3.2. Contact with Professional Astronomers

Following initial discovery on 15 Dec 2013, fellow amateur astronomers were contacted. One of the contacts (and published by NASA), Ken Crawford, subsequently introduced the author to Sakib Rasool, who then forwarded the discovery image to professional astronomer [2-4] and astronomy Professor Dr. Quentin A. Parker, Australia. Dr. Parker responded to Mr. Rasool that the HII object has not yet been cataloged, and that “It is a HII region by the look of it. Quite large but also quite faint.” (Dr. Quentin Parker, 17 Jun 2014).
In addition to the confirmation email to Mr. Rasool, Dr. Parker included image data he obtained from the UKST H-alpha survey, which clearly showed the as yet uncataloged object.

3.3. Follow-up Data

Following notification by Dr. Parker, the a follow-up data collection session was conducted by the author the following season on 26 November 2014, using a larger aperture (130mm) and longer focal length (1000mm) Takahashi TOA-130F telescope (Table 3).
Results of the 4x15min subframes clearly showed the emission nebula object, as shown and identified as “Object” in Figure 2.
Figure 2. Follow-up data, 26 Nov 2014 (TOA-130F telescope)

3.4. Sloan Digital Sky Survey Comparison

Following processing of the new data set with the larger aperture telescope, the data from the Sloan Digital Sky Survey (SDSS) for the same coordinates of the discovered object were downloaded and rendered using FITS processing software. After orientation adjustments, the object is clearly seen in the SDSS data, as shown in a side by side comparison with the author’s data in Figure 3.
Figure 3. Object verification using Sloan Digital Sky Survey (SDSS) data. Screengrab of FITS file for matching RA/DEC coordinates using HP36733 as a reference object. SDSS data on left (with object near bottom center), author’s data on right (inverted image to match SDSS data orientation)

3.5. Independent Verification

On 20 May 2015 the author received an email from Sakib Rasool. The email stated:
”An amateur called Kfir Simon recently took an astroimaging trip to Namibia and I provided a list of imaging targets for him. I also included a special request to take some Ha data for your nebula discovery in Puppis.
He has independently verified the existence of this nebula and I have attached his image to this message as well as a FITS header information file I don't understand.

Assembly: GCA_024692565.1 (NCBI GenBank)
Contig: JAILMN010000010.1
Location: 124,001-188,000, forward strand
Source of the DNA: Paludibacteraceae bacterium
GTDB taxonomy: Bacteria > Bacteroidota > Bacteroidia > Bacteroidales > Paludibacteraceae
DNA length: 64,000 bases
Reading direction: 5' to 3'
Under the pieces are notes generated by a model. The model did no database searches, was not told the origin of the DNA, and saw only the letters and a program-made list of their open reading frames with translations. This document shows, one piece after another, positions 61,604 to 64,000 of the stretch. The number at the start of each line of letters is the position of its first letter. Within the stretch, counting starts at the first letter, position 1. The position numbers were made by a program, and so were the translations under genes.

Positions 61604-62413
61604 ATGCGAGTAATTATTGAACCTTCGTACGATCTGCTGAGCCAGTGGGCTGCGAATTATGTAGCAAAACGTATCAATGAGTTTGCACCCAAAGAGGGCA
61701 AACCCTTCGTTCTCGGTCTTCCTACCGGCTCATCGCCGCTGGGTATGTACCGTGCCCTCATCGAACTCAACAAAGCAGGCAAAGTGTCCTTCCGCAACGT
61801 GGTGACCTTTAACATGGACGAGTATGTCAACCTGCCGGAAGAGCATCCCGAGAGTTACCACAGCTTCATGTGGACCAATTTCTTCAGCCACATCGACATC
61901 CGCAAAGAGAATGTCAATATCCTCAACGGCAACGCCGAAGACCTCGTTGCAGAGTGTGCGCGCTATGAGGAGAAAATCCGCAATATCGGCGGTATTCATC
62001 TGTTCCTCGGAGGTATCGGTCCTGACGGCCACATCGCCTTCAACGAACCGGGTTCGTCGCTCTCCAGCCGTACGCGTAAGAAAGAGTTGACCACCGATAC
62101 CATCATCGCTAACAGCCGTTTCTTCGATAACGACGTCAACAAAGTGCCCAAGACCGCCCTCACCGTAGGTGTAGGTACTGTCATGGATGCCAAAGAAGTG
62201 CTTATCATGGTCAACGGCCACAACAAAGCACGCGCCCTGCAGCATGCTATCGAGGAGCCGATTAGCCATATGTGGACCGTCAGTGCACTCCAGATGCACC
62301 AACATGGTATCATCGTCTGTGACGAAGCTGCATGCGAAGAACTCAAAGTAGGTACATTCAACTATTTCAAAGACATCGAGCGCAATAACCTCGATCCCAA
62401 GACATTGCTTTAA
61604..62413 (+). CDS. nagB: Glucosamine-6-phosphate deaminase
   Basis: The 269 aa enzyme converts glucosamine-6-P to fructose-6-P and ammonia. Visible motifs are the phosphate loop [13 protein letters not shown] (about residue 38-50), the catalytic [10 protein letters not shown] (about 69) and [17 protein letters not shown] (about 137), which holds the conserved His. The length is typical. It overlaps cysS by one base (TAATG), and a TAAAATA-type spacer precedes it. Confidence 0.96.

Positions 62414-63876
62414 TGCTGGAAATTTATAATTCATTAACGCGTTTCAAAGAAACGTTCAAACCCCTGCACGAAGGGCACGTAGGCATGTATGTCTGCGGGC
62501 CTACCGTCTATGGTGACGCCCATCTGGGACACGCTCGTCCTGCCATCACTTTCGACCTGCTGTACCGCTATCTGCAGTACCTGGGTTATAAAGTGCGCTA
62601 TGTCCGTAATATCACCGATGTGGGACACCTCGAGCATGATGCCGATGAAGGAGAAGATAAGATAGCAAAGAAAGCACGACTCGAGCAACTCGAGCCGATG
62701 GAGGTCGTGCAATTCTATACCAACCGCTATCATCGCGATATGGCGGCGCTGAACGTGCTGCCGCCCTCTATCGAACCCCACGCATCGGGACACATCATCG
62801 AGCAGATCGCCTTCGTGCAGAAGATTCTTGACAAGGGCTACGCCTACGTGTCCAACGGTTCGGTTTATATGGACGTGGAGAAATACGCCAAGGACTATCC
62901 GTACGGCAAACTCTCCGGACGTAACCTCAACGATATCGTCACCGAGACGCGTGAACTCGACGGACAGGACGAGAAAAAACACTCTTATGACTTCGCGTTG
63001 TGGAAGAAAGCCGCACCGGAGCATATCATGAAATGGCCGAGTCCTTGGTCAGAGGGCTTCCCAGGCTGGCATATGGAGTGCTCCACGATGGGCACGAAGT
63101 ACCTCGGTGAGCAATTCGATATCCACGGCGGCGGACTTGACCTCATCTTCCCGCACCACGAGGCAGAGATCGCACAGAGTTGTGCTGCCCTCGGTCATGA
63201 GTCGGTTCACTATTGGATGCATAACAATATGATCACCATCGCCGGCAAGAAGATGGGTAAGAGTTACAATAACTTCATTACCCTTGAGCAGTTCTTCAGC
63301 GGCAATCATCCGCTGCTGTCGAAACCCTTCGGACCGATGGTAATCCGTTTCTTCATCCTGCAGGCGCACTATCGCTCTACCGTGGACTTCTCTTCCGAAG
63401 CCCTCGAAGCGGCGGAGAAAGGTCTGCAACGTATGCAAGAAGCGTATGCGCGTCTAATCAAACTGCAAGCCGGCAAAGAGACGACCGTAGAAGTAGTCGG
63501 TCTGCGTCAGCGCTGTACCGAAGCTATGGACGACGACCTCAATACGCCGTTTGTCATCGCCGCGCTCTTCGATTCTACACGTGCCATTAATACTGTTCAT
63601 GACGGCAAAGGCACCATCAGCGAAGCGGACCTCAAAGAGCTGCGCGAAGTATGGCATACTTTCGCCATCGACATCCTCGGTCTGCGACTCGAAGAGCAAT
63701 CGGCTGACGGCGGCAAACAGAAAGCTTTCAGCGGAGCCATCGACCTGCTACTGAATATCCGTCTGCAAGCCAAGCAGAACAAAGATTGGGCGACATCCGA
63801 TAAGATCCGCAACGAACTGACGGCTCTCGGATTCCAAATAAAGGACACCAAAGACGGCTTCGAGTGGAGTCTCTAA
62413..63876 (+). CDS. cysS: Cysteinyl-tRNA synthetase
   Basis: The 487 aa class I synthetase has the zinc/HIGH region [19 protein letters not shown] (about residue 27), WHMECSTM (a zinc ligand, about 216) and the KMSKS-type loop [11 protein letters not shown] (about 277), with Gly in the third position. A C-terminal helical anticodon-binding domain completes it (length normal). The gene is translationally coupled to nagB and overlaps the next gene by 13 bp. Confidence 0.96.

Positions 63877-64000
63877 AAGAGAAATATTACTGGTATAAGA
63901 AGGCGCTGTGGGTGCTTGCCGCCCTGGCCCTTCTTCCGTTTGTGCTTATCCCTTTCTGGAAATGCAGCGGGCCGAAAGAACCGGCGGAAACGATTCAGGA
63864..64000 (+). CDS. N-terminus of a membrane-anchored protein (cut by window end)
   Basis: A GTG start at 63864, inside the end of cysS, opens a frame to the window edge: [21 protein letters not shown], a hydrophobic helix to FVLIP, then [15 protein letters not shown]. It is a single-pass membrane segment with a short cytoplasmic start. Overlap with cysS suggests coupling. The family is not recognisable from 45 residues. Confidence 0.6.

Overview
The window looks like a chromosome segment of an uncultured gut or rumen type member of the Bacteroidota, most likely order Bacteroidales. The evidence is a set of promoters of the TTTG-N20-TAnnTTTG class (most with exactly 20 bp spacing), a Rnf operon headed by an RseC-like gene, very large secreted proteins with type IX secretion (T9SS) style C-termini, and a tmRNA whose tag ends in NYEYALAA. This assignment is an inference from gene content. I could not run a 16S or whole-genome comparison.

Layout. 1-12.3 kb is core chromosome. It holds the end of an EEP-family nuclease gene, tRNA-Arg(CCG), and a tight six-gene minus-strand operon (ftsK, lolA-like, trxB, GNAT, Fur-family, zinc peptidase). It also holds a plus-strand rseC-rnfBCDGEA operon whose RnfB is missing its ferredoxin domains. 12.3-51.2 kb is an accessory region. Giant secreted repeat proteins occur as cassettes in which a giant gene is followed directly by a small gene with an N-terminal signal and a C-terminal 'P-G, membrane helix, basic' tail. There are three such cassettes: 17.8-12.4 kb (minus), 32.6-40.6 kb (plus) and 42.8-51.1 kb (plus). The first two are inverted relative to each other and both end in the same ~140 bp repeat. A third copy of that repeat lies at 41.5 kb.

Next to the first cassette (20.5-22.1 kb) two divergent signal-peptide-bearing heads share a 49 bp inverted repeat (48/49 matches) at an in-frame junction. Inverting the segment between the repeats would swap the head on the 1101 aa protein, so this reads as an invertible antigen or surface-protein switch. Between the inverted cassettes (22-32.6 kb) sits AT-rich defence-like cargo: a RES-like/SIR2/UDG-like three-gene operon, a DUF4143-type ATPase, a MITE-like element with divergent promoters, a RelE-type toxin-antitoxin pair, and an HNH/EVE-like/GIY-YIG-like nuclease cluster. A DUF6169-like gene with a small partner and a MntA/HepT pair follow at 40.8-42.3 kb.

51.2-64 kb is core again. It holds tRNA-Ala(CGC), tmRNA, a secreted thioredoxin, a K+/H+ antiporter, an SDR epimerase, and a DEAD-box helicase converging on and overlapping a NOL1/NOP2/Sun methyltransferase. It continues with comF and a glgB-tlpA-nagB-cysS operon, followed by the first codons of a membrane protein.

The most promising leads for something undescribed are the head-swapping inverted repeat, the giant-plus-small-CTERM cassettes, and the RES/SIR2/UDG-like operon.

I hope to be able to persuade someone to take a closer shot of it, hopefully CHART32 (”
The result of the independent data collected and processed by accomplished astro-imager Kfir Simon during his astro-imaging trip to Namibia is shown in Figure 4. It should be noted that data and results of another object from the same trip in 2015 by Mr. Simon were published by NASA as an Astronomy Picture of the Day.
Figure 4. Independent verification image (Credit: Kfir Simon). Object seen slightly above and left of center

4. Discussion

Initial results of the discovered object have ruled out optical artefacts on the data that were collected. Using H-alpha, which helps to identify HII regions (interstellar hydrogen that is ionised), an object was discovered near the coordinates RA 07 33 29.3 DEC -14 52 26.6. Professional astronomers were contacted to determine if the results could be identified as a possible emission nebula region. As described earlier, Dr. Quentin A. Parker identified the region as what seems to be HII. Dr. Parker also provided data from a source which verified the author’s finding – an HII region that had not yet been cataloged.
Further follow-up data collection by the author were conducted, both by personally planning and imaging the same region using a larger aperture personal telescope (130mm), as well as further researching scientific databases. All efforts affirmed that this newly discovered region indeed exists.

5. Conclusions

During an imaging session in December 2013, the author noticed what seemed to be an emission nebula in the area of Puppis. This paper serves as the first official documentation of the discovery of this as yet unpublished emission nebula in Puppis. By estimates of a professional astronomer in Australia, this hydrogen emission region is very faint, but also very large.
Further visits for additional data collection of this area are planned by the author as well as contacting a professional observatory to determine if a collaborative effort is possible.


The author wishes to acknowledge Ken Crawford, Sakib Rasool, Robert Gendler, and Kfir Simon for their time and advice. Special thanks to Sakib Rasool for contacting professional astronomers regarding this discovery. Special thanks also to Kfir Simon for conducting the independent verification of this object.